There are numerous grassroots and online resources available to learn about drone racing including but not limited to, the U.S. Drone Racing Association (www.usdra.org); the Drone Racing League (thedroneracingleague.com); and MultiGP (www.multigp.com).
These organizations are not officially endorsed by the Marine Corps and participation requires the use of privately owned equipment. Drone pilots must also be aware of the legal requirements and potential security violations of operating a drone aboard an installation.
One way to improve your piloting skills is through participating in online simulation competitions. There are several grassroots and national competitions including but not limited to the 2018 Drone Racing League competition which began tryouts on Nov. 15, 2017. To try out for the league, go to thedroneracingleague.com/simulator for competition rules and requirements, and to download their simulator software to your personal computer. The Drone Racing League has agreed to share results of Marine racers with Marine Corps leadership and HQMC is looking at ways to recognize those who do well during the tryouts.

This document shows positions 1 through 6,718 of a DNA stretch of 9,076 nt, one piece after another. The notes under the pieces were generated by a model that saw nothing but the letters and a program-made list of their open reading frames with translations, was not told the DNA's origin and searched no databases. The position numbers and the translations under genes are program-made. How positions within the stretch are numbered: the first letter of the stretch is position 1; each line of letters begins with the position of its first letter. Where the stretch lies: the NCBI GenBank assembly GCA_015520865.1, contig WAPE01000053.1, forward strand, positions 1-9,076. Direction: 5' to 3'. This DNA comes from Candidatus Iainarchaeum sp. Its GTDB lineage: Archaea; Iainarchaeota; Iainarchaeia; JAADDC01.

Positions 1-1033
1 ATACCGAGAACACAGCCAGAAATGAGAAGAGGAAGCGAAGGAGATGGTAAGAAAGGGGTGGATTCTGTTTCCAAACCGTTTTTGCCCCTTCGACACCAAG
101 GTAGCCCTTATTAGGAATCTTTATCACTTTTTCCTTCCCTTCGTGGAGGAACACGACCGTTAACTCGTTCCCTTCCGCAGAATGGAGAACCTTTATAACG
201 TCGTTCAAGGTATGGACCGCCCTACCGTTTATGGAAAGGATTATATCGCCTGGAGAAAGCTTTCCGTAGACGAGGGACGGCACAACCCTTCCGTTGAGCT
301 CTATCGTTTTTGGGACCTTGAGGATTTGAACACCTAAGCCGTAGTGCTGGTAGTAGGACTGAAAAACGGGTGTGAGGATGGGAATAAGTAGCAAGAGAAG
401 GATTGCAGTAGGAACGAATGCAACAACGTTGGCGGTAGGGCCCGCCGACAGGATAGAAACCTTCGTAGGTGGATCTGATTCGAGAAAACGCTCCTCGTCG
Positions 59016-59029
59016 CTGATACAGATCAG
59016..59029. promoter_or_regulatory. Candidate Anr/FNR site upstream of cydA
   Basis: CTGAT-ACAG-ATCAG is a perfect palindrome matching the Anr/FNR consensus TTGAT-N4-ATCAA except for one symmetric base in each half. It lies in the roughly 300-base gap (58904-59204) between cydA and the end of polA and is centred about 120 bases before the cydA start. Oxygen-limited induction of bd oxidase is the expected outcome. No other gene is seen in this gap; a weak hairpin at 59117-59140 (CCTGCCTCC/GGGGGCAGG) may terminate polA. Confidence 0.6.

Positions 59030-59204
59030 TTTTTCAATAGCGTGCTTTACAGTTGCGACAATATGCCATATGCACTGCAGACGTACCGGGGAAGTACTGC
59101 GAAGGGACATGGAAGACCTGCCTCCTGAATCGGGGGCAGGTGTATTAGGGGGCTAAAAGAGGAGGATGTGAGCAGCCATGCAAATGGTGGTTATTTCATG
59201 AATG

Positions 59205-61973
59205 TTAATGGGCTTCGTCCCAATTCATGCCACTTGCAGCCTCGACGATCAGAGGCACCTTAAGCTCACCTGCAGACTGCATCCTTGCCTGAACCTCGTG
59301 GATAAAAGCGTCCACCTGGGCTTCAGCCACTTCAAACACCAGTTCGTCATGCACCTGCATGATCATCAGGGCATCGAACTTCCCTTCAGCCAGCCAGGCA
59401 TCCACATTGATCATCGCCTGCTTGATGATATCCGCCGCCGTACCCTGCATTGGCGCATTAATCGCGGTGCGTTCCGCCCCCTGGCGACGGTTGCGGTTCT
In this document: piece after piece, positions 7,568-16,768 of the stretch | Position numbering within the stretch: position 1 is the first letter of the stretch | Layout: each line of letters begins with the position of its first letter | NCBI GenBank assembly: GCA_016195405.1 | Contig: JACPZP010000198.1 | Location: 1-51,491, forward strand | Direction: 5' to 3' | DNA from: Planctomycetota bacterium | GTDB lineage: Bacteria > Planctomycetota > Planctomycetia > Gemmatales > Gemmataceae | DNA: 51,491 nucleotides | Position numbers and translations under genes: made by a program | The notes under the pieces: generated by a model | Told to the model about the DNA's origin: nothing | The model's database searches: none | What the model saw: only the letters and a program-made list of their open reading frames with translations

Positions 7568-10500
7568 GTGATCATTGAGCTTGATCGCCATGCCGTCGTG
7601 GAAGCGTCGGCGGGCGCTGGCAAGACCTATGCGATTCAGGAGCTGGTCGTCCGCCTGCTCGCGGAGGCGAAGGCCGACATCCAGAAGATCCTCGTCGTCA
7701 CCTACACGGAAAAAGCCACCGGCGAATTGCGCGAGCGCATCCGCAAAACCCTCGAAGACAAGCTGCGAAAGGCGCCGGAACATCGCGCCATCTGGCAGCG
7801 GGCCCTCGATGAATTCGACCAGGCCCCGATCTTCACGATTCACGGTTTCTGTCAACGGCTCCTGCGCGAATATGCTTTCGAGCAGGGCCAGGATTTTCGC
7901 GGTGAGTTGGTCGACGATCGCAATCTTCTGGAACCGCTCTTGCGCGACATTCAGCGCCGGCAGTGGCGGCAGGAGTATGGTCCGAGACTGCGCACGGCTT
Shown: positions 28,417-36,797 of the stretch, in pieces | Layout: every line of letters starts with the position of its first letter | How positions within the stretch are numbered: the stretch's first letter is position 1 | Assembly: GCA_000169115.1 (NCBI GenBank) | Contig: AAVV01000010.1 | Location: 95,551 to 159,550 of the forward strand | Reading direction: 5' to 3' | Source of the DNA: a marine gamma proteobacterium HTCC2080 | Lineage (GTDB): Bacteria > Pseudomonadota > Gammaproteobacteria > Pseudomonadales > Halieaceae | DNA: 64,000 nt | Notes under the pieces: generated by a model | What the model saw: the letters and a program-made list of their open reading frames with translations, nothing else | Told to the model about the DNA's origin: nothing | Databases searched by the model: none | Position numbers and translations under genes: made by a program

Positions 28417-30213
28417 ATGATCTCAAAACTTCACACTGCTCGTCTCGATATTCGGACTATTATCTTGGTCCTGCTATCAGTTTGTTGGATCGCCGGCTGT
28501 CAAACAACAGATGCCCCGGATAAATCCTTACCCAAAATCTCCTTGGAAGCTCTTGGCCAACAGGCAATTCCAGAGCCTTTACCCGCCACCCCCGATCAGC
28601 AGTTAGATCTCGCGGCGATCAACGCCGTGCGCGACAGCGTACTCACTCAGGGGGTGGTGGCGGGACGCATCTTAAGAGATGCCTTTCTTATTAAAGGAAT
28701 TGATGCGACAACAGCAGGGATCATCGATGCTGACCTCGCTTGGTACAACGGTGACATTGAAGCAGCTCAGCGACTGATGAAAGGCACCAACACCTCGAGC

If you are in the market to purchase a drone for fun or competition, don’t forget to check out your Marine Corps Exchange. MCX’s at Camp Pendleton, Camp Lejeune, Miramar, and Kaneohe Bay offer larger consumer drones and other accessories and have information available about drone flight safety and regulations.
For more information about competitive drone racing contact Col. Howard Marotto, HQMC, I&L, NexLog, at 703-697-4704 or email: firstname.lastname@example.org.
(Photos courtesy of U.S. Drone Racing Association)
On a typical Carolina July morning, the temperature is already 93° with a heat index of 103°. These conditions, however, do not stop the 60 or so drivers and additional 30 volunteers and spectators from participating in Autocross.
There are over 20 bowling centers located on Marine Corps installations worldwide, ranging from the U.S. mainland to Hawaii, Okinawa, and Japan.